After a 200m paddle, I got to what I thought was the line-up (finding it difficult to tell with nobody else out) and watched a few come through. From the shore, it had looked like one big clean long barrel, but out there I could see that deeper inside there were various sections where it closed out and was unmakeable, and would leave you with an extremely arduous paddle to get back out. But, I had made a decision that I was not going to shoulder hop early on in the piece. I was chasing that barrel, regardless of the consequences, and I couldn’t be worried about it shutting down on me. No guts, no glory.

The best way to become comfortable in surf that makes you uncomfortable is by willingly sending yourself into the worst case scenario you can imagine, and then surviving it (the second bit is fairly crucial). So, although it was only about on average 3ft or so, I was in a foreign location, my first wave was a larger set, a little bit of a double-up, and a complete close-out. It didn’t even look makeable when I was taking off, but I was just so interested to see its relationship with the reef and whether it was as hollow as it looked from the shore. I dropped down into it, bottom-turned, and the wave bounced once and threw out in a way that I haven’t seen emulated by beach breaks, just so unnaturally far. I was in a giant blue and green crystal cathedral, with one tiny and unreachable door in the distance. But I was only in there for a second before the entire thing imploded on me, and luckily, rather than be thrown into the depths and onto the reef, I was almost immediately bubbled out behind the wave. The next ten minutes was spent paddling, as set after set after set pushed me further and further away from where I wanted to be, and a strong current swept me closer to a rock island a few hundred metres away. But a short lull gave me the opportunity to make some headway against the break, and I used it. When the next few waves came through, I was out past where they were breaking. I survived.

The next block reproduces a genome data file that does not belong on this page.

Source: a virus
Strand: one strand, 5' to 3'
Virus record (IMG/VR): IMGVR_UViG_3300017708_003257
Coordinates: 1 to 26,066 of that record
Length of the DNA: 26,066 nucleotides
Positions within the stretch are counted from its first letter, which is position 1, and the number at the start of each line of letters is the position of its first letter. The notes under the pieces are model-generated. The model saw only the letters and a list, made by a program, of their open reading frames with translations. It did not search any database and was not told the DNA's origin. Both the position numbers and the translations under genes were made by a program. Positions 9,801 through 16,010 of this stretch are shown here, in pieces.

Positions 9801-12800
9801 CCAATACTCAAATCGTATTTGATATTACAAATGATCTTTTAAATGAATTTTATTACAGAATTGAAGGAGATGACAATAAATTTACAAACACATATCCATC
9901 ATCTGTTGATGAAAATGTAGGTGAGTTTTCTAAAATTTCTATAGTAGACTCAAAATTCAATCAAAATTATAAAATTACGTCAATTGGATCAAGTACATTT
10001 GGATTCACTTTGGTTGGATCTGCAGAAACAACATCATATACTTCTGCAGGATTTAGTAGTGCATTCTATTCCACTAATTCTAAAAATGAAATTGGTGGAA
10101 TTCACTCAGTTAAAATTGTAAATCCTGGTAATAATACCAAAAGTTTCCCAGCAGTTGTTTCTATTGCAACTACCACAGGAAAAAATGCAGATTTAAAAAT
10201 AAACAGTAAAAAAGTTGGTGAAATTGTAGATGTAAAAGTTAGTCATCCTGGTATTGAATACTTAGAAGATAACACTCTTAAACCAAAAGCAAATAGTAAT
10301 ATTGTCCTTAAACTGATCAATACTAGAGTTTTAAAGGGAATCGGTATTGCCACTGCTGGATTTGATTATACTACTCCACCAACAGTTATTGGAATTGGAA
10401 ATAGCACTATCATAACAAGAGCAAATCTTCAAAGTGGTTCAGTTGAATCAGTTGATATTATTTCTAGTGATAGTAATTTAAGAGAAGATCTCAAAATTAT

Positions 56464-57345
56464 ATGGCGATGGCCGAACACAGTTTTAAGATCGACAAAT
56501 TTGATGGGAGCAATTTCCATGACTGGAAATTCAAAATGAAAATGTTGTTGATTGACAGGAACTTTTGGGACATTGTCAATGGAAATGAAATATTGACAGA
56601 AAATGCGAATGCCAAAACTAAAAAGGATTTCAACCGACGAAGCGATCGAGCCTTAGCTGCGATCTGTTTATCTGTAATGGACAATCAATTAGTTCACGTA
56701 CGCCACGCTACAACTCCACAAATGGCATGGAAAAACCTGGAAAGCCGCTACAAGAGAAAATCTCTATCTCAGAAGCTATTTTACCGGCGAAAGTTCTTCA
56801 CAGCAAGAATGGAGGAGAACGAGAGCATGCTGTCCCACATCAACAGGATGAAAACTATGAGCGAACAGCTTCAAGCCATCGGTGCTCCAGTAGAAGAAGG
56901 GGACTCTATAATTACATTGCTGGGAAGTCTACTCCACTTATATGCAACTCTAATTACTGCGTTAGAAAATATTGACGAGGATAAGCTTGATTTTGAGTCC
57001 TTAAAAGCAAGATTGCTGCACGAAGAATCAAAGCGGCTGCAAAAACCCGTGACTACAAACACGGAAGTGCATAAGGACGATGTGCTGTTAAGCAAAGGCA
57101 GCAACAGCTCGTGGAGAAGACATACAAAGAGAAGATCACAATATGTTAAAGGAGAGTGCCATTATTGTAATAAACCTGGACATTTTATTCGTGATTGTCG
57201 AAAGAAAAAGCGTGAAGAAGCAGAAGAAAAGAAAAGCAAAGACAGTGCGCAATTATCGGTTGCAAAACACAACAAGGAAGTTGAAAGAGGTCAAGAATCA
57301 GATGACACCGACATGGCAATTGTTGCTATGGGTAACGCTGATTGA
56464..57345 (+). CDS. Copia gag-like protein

I am not going to go into detail with every wave that I caught that day, but I paddled a little further towards the shoulder, and can remember one barrel specifically that made me shake my head with wonder; I dropped into it a little late, sliding the tail and rocketing along when it finally caught. I was leaning so far forward that I thought I might bog the nose and was almost ready to give in, but then all of a sudden I felt a rush behind me pick me up and propel me forward, then a haze of water vapor, and I was on the shoulder, looking across at all the non-goofy suckers fighting for waves. You can tell you are euphoric when you are totally alone and laughing at the top of your lungs.